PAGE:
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Hemodynamic data were similar between groups. Heart rates and blood pressures did not differ between groups until skin closure, where the entropy group had higher heart rate (63 ± 11 vs.  60 ± 10 beats/min [mean ± SD]; P  = 0.029) and blood pressure (83 ± 10 vs.  79 ± 12 mmHg; P  = 0.008).
The incidence of untoward intraoperative reactions (movement or increased muscle tension, tearing, coughing, frowning, eye opening, and episodes of hypertension, hypotension, tachycardia, or bradycardia) did not differ between the groups.
Recovery in the PACU was similar between groups. The incidence of postoperative nausea and vomiting, the nurse’s estimation of time needed in the PACU, the nurse’s estimation of the patient’s need for care, the nurse’s estimation of the patient’s general recovery, the patient’s satisfaction with the anesthesia, and the actual time spent in the PACU were similar between the two study groups.
Patient estimation of postoperative nausea and vomiting or pain on the day after anesthesia did not differ between groups.
None of the patients reported any anesthesia- or surgery-related memories in the two postoperative interviews.
Discussion
This trial shows that entropy monitoring allows individualized titration of propofol, resulting in reduced propofol consumption and shorter recovery times compared with standard practice. Previous reports have shown that entropy monitoring can discriminate between consciousness and unconsciousness and that it correlates with alterations in anesthetic adequacy, such as movement and blood pressure responses to noxious stimulation.1–4 The results of the current study on entropy are also consistent with previous reports showing that various electroencephalogram-derived indices can be useful in optimizing anesthetic care.11–14 Patients who underwent entropy monitoring achieved endpoints of early recovery (e.g.  , spontaneous breathing, eye opening, ability to follow command, orientation to time and place) faster than patients in the control group and were therefore transportable from the operating room to the PACU with a shorter delay.
The purpose of the historical control group was to get all of the study sites adjusted to the research protocol rather than to compare practices with and without central nervous system monitoring. This type of study setup is customary in utility studies when introducing a new central nervous system–monitoring method, but because the real learning phase has already occurred with the first electroencephalographic anesthesia-monitoring devices, such as the Bispectral Index® (BIS®; Aspect Medical Systems, Newton, MA), its significance is probably minor.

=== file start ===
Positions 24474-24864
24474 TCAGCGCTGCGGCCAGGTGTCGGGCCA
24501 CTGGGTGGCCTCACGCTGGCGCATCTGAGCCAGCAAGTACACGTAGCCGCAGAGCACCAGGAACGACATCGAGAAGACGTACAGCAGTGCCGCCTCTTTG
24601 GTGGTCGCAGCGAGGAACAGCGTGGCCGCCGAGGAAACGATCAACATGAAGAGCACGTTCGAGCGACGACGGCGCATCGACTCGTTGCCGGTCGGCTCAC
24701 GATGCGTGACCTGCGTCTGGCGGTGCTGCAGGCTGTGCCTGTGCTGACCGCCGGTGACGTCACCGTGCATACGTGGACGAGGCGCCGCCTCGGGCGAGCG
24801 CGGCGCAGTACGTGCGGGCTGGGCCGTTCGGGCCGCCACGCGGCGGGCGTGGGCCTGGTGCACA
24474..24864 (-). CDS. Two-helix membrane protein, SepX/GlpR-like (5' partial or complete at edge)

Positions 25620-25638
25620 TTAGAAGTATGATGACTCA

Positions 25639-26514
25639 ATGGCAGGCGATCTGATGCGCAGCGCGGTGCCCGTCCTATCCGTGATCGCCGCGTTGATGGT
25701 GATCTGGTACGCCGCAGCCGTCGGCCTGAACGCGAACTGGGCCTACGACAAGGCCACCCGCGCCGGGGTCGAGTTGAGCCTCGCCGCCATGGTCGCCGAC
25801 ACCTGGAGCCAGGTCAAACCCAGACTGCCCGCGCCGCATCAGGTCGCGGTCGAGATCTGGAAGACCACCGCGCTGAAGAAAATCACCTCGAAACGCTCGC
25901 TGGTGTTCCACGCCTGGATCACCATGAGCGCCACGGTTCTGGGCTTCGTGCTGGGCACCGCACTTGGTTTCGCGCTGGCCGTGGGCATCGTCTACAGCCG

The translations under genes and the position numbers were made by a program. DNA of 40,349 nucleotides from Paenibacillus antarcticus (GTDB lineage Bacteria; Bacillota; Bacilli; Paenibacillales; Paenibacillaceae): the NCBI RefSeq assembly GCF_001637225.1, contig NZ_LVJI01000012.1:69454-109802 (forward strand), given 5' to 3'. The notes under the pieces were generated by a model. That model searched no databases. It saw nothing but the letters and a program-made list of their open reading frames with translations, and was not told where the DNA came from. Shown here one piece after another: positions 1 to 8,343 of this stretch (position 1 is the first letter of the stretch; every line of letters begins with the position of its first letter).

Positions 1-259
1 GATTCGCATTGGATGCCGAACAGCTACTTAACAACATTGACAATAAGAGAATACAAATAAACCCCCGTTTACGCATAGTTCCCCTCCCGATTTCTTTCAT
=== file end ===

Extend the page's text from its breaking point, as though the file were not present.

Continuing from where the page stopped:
Utility trials similar to this study have been performed for several commercially launched depth-of-anesthesia monitors,11–15 all of which have demonstrated that adding a depth-of-anesthesia monitor to routine equipment has a sparing effect on awakening time, drug consumption, or both. Whether widespread use of these monitors has influenced the standard practice of dosing of anesthetic agents has not been studied. All of the participants in the current study had substantial previous experience with electroencephalogram-based depth-of-anesthesia monitors. This was not the case for the participants in the earliest trials. It is possible that experience from electroencephalogram-monitored cases has impact also on the dosing of anesthetic agents for unmonitored cases, thereby decreasing the average doses in the control groups of these studies.
We detected no cases of intraoperative awareness in this study. The patients were interviewed only twice, which may have affected this result.16 However, careful attention was paid at the end of anesthesia as not to lighten the anesthesia too much to speed up recovery. The number of the study subjects is small when considering the incidence of awareness during anesthesia, and the study population contained no special risk groups of intraoperative awareness. However, electroencephalographic monitoring during anesthesia has been shown to reduce the incidence of awareness both in high-risk groups17 and in unselected patient populations.18 Relatively small changes in the entropy levels reduced the propofol consumption sufficiently to speed up recovery significantly. However, while striving to improve the operating room turnover, this must not be done at the expense of patients’ well-being. Unconsciousness must be ensured throughout the operation.